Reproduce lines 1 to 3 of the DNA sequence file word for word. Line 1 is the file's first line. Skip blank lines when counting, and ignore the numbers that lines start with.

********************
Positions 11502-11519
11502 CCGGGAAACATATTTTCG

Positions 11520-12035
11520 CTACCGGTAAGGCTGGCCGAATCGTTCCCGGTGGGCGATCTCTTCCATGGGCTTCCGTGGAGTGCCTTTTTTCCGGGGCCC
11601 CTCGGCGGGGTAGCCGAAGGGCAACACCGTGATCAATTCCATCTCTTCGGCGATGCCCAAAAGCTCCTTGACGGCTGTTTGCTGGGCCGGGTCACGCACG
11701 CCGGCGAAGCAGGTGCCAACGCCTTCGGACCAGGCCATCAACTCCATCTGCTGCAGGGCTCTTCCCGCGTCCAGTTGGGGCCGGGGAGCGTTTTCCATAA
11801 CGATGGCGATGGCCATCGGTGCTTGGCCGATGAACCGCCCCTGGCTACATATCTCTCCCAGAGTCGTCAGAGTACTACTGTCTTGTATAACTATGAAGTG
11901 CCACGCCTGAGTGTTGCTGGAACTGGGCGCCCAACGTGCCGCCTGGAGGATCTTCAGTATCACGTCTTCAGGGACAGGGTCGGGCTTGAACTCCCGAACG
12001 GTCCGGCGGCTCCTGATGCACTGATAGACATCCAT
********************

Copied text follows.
Positions 11502-11519
11502 CCGGGAAACATATTTTCG

Positions 11520-12035